Wednesday, April 13, 2011

The Red Wind by Isobelle Carmody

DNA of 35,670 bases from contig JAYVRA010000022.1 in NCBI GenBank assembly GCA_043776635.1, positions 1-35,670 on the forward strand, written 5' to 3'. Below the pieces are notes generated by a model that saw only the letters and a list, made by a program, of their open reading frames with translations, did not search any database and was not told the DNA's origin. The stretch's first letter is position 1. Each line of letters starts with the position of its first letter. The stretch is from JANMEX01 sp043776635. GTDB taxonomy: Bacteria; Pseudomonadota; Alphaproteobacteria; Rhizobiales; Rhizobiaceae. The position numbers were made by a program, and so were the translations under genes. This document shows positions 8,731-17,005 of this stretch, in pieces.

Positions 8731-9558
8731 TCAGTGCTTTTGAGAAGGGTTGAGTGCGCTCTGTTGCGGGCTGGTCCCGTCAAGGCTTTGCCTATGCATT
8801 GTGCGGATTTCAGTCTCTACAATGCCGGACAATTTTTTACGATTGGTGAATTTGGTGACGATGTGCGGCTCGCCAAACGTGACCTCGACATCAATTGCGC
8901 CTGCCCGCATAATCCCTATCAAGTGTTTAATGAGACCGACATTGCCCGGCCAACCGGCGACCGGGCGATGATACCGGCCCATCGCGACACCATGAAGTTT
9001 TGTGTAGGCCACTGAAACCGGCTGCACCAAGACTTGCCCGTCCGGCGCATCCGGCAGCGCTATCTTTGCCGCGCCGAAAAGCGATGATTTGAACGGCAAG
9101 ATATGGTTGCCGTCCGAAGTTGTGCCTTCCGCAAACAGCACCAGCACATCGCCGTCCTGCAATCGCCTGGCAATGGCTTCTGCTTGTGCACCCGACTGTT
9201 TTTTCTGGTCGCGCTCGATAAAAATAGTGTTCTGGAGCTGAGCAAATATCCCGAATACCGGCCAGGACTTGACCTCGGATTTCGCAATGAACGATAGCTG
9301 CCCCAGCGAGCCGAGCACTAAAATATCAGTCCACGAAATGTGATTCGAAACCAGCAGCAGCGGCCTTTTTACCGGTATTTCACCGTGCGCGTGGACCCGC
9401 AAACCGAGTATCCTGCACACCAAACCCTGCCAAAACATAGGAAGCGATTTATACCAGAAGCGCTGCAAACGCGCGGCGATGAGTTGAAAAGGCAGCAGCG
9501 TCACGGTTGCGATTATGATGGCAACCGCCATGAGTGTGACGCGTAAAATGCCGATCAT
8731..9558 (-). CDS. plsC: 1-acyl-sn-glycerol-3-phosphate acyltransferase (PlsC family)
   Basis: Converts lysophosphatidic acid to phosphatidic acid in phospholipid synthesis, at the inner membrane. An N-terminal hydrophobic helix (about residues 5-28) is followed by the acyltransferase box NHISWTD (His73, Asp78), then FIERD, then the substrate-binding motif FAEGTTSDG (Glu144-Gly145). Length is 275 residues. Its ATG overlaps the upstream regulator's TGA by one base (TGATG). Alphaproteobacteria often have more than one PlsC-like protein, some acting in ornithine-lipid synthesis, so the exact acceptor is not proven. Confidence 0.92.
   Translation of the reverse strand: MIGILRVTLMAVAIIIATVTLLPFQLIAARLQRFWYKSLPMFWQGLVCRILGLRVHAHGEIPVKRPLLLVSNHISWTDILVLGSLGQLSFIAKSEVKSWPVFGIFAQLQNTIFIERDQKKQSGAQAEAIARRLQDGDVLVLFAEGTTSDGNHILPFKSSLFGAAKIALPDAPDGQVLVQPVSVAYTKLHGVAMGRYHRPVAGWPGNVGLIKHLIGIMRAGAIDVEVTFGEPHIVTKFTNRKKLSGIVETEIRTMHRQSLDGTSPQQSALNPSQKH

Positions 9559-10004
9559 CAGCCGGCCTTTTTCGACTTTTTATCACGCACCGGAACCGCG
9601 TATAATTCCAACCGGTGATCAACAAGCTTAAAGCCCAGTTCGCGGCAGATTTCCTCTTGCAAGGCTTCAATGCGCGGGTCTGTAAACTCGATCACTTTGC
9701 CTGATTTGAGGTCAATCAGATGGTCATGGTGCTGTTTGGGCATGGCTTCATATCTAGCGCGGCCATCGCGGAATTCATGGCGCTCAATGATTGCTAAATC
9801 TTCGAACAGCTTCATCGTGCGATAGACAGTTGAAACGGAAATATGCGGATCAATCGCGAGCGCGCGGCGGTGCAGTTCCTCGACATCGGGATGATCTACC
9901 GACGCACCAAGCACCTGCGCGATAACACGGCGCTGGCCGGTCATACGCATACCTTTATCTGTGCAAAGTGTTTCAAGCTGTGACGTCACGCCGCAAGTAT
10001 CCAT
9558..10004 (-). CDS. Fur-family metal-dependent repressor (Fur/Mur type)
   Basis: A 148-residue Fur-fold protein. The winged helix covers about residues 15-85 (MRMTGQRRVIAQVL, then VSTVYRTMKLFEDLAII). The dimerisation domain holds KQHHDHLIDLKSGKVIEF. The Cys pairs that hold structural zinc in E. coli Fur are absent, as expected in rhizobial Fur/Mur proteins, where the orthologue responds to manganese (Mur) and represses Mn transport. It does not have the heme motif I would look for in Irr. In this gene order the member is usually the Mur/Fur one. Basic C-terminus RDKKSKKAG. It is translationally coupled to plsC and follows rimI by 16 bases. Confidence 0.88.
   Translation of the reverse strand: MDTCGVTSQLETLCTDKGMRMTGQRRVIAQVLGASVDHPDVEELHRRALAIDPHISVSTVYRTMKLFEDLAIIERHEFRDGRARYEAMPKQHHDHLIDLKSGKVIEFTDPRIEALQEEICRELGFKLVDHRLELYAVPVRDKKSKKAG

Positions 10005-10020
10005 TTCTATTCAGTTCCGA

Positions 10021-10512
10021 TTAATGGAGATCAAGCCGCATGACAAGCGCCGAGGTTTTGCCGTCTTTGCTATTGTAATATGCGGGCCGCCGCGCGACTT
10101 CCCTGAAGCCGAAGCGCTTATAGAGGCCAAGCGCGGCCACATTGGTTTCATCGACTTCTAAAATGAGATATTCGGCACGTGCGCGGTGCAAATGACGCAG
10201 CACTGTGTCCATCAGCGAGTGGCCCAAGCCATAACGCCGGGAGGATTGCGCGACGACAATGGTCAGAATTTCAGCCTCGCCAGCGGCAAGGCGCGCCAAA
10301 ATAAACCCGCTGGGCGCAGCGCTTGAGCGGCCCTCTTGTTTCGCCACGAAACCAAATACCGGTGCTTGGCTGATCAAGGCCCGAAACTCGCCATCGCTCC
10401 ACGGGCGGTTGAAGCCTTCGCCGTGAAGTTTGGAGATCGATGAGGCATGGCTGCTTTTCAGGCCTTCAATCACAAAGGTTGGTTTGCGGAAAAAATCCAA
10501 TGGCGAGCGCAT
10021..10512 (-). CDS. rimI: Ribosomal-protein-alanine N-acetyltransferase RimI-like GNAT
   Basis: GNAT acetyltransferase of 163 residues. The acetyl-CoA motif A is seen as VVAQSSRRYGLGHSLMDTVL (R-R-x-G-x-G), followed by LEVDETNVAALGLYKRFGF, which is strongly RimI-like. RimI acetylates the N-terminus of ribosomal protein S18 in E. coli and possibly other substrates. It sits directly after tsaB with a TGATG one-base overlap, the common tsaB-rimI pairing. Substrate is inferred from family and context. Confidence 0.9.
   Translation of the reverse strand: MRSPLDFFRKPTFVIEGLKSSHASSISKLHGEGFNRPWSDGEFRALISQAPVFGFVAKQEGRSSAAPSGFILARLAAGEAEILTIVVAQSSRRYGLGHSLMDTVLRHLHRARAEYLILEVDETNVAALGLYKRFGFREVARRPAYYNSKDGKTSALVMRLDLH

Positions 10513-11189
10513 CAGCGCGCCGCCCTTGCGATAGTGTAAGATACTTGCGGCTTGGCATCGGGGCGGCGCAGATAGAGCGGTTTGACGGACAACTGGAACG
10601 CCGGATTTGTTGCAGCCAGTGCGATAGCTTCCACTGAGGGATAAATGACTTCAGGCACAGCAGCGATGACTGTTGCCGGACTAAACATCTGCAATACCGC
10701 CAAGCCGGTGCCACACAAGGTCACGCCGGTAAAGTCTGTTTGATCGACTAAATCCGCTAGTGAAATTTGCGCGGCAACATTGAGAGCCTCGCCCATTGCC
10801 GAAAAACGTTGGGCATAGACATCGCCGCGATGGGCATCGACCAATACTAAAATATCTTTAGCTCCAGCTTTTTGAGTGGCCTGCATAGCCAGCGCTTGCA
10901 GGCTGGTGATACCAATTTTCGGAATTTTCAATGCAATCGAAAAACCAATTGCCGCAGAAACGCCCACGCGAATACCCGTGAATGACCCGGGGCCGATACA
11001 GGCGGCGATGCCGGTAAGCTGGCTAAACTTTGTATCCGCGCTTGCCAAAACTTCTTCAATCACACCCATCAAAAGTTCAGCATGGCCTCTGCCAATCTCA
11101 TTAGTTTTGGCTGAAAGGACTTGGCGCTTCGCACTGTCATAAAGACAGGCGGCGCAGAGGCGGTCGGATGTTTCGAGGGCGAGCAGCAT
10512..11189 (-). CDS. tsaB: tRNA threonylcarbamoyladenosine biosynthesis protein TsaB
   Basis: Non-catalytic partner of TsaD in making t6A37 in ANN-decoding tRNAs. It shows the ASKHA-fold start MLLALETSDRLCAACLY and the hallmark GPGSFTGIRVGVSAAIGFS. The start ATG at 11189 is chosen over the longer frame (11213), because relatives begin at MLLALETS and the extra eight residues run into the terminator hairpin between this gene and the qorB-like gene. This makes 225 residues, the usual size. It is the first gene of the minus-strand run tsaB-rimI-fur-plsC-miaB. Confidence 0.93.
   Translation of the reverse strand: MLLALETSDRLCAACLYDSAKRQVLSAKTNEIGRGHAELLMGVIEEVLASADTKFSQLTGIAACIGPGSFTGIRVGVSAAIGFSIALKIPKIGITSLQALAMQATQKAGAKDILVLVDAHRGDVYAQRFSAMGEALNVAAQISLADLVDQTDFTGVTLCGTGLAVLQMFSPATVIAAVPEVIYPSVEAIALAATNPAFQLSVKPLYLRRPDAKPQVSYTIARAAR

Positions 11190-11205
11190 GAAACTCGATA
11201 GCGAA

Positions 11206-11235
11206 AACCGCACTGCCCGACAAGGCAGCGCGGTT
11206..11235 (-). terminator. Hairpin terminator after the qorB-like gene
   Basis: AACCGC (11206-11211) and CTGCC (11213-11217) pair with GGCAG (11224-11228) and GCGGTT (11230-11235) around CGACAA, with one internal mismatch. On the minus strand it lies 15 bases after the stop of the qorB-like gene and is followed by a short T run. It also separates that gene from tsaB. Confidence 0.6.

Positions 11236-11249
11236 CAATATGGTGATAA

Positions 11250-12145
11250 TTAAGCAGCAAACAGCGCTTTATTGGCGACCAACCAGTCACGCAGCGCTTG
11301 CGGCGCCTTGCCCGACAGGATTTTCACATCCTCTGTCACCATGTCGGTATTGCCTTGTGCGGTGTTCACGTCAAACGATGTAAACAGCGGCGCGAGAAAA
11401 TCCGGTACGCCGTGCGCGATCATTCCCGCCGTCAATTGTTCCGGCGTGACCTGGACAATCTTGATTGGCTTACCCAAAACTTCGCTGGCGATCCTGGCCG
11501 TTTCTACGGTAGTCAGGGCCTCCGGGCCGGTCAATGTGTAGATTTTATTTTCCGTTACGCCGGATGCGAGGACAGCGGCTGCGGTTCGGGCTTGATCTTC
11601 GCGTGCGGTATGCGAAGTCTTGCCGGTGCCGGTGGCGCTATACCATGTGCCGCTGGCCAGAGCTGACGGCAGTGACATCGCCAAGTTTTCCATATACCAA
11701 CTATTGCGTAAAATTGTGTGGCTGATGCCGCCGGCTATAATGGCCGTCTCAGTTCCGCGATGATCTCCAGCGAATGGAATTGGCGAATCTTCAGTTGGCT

The first book I ever read by Isobelle Carmody was Obernewtyn when it was published in 1987 and my memory is that the experience left me breathless. I have just lifted my head after reading The Red Wind and, while the intended audience is much younger, this book has also transported me to distant lands, climates and creatures. Bily and Zluty are tough little survivors who have carved out a simple life for themselves using materials found in their environment in creative and ingenious ways. Knowing that winters can be long and harsh they have filled their cellar with pots of preserves, jams and chutneys along with urns of honey, bales of sweet grass, sacks of grain, rice and flour and mounds of cones which they use for fires. The close environment does not supply everything they need so while one brother – Bily is the homemaker, Zluty – who is more adventurous – travels to far off places on trips lasting from one day to ten, collecting mushrooms, tree sap, honey and sweet grass. He also looks for plants that Bily might use as dyes. As our story opens Zluty is preparing to go on the longest journey he makes each year to the Northern forest. The whole trip will take ten days and while Zluty enjoys sleeping under the stars and travelling across the wide plain there is still a level of anxiety about the journey. On the morning of his departure the two brothers wake to find a mysterious red mist approaching from the West. Over the next ten days the story alternates between Zluty and his trip to the Northern Forest and the survival of Bily, left at home, as the red dust arrives followed by a storm where rocks and boulders fall from the sky and finally days of torrential rain. This book has all the ingredients I enjoy – food, interesting characters, tension, marvelous descriptions of place, a little humor and kindness. Exactly what is going on in this strange environment that appears to be littered with metal and just what kind of creatures Bily and Zluty and the ‘monster’ are is yet to be revealed. At the end of this first book there is also the tantalizing prospect of a metal egg similar to the one Bily and Zluty hatched from – I wonder what is inside? This is the first book in a trilogy and along with one of my younger students who alerted me to this absolutely wonderful fantasy I simply can’t wait for the next installment. Also congratulation to Isobelle Carmody on the short listing of this book for the CBCA Awards for 2011 it is sure to be awarded a prize.

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